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Topic: High mode compresses worse than normal mode on some DSD files (Read 802 times) previous topic - next topic
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High mode compresses worse than normal mode on some DSD files

I have DSD2048 file that is compressed in high mode worse than in normal mode with Wavpack 5.1. File was made with low quality filter (32 bit version of this converter with IIR Filter that is included with program), so there are much aliasing. But shouldn't high mode perform better than normal mode anyway? Maybe @bryant  will be interested in sample. Sample - https://www.dropbox.com/s/b0lx3bqx4qkndl4/DSD2048-n.wv?dl=1

Re: High mode compresses worse than normal mode on some DSD files

Reply #1
Interesting file, thanks! I don't think I've seen a file that actually compresses better with the default mode except special cases like silence, which this isn't.  Meow...  :)

This file has so much aliasing (or is just strange in some other way) that the high mode does significantly worse than the normal mode: about 22% compared to the normal mode at 31%.
 
However you don't see that much difference because the high mode takes so much CPU that it actually makes sense to compress every block with both the normal mode and the high mode and choose the smaller. On this file every block uses the normal mode even when you select high (which is why it decodes as fast as the normal mode).

The reason you still see a slight degradation in the high mode is because that mode uses smaller blocks by default and smaller blocks compress slightly worse because of the overhead, but this would only be a couple percent or so in the worse case. You can add --blocksize=44100 and the difference goes away.

Re: High mode compresses worse than normal mode on some DSD files

Reply #2
DSD2048
Is there an application in for a 90 megahertz sampling rate at 1 bit? RF, video? This number is beyond the usual margins of hi-res. Seems strange to attempt to apply compression to an audio signal that has been inflated on purpose. One probably has enough spare bandwidth if he decides to use such a special format in the first place.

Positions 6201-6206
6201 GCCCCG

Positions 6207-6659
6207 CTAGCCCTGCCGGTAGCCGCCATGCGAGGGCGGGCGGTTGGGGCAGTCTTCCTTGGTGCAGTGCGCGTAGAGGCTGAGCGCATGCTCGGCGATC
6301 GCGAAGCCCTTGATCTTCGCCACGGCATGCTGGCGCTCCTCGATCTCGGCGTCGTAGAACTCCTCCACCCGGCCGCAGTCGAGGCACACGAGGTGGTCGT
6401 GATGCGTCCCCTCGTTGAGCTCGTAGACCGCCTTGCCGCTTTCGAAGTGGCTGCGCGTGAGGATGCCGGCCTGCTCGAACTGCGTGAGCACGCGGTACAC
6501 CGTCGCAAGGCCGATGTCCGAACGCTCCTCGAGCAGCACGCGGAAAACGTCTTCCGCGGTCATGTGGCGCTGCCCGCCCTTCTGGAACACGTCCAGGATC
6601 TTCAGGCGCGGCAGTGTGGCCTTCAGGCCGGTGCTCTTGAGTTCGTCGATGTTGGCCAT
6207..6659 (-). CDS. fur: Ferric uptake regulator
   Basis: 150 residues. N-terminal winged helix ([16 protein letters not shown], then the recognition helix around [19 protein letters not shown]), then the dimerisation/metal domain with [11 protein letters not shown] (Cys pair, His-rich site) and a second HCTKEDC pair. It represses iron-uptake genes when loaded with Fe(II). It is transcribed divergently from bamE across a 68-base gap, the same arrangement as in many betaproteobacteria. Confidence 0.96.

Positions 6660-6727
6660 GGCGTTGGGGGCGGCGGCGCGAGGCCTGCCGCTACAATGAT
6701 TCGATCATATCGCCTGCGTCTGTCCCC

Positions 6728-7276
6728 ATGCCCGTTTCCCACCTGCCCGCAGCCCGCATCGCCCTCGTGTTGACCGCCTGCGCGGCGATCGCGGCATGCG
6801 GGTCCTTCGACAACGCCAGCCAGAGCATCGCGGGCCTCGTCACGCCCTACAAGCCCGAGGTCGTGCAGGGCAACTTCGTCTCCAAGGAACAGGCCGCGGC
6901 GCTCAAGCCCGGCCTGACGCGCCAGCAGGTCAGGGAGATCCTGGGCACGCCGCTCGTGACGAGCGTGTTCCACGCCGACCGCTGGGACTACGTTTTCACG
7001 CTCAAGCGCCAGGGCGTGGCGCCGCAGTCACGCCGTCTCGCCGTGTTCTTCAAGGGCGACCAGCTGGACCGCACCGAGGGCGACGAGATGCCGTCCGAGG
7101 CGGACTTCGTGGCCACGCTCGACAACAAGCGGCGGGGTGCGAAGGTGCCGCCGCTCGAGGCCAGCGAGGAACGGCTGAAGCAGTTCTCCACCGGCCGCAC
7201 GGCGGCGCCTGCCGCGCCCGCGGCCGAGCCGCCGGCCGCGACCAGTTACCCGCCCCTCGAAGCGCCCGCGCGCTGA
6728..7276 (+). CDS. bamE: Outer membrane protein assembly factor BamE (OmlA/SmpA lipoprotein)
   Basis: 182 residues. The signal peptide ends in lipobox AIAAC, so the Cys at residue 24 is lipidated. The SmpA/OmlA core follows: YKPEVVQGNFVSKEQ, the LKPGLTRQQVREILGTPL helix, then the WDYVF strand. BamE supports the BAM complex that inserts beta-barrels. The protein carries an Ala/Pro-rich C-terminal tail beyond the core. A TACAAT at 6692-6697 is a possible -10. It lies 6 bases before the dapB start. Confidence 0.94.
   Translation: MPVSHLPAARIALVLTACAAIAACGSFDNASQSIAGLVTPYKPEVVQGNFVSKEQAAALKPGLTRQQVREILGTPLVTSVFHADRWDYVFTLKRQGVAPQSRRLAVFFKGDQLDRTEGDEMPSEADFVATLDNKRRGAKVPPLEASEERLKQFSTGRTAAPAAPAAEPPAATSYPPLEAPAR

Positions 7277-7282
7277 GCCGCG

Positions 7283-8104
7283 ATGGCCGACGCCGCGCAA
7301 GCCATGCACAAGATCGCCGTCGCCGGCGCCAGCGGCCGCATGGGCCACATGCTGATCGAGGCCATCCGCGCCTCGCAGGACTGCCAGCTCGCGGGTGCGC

Re: High mode compresses worse than normal mode on some DSD files

Reply #3
Is there an application in for a 90 megahertz sampling rate at 1 bit?
It is better to ask about this people who believe that conversion to DSD improves quality. I just tested software out of curiosity.

Re: High mode compresses worse than normal mode on some DSD files

Reply #4
Ugh what a braindead file ...several hundred times higher bandwidth than CDDA. No audio codec and no audio commodity should be tuned for such signals.


Re: High mode compresses worse than normal mode on some DSD files

Reply #6
For 1-bit you'd have to double the sample rate 15 times to get the approximate equivalent of 16-bit depth, and 2.8MHz only doubles the CD rate 6 times. You don't even get the equivalent of 8 bits SNR across the spectrum. There have been advancements, including DSD-wide (8 bit depth at 2.8MHz), but the requirements from the beginning for such high sample rates are expensive to maintain without distortion because the hardware timing has to be exact, with state of the art voltage regulation and all.

Ultimately, DSD is a legacy format meant for recordings not up-converting PCM. DSD players these days will probably downsample to PCM. Rates above 352,800 is overkill as it is... even in bone conduction, human hearing can't register frequencies above 150KHz according to tests; and in air, I doubt anyone of any age can hear 48KHz.

Re: High mode compresses worse than normal mode on some DSD files

Reply #7
Did you check the above file? It's not typical DSD.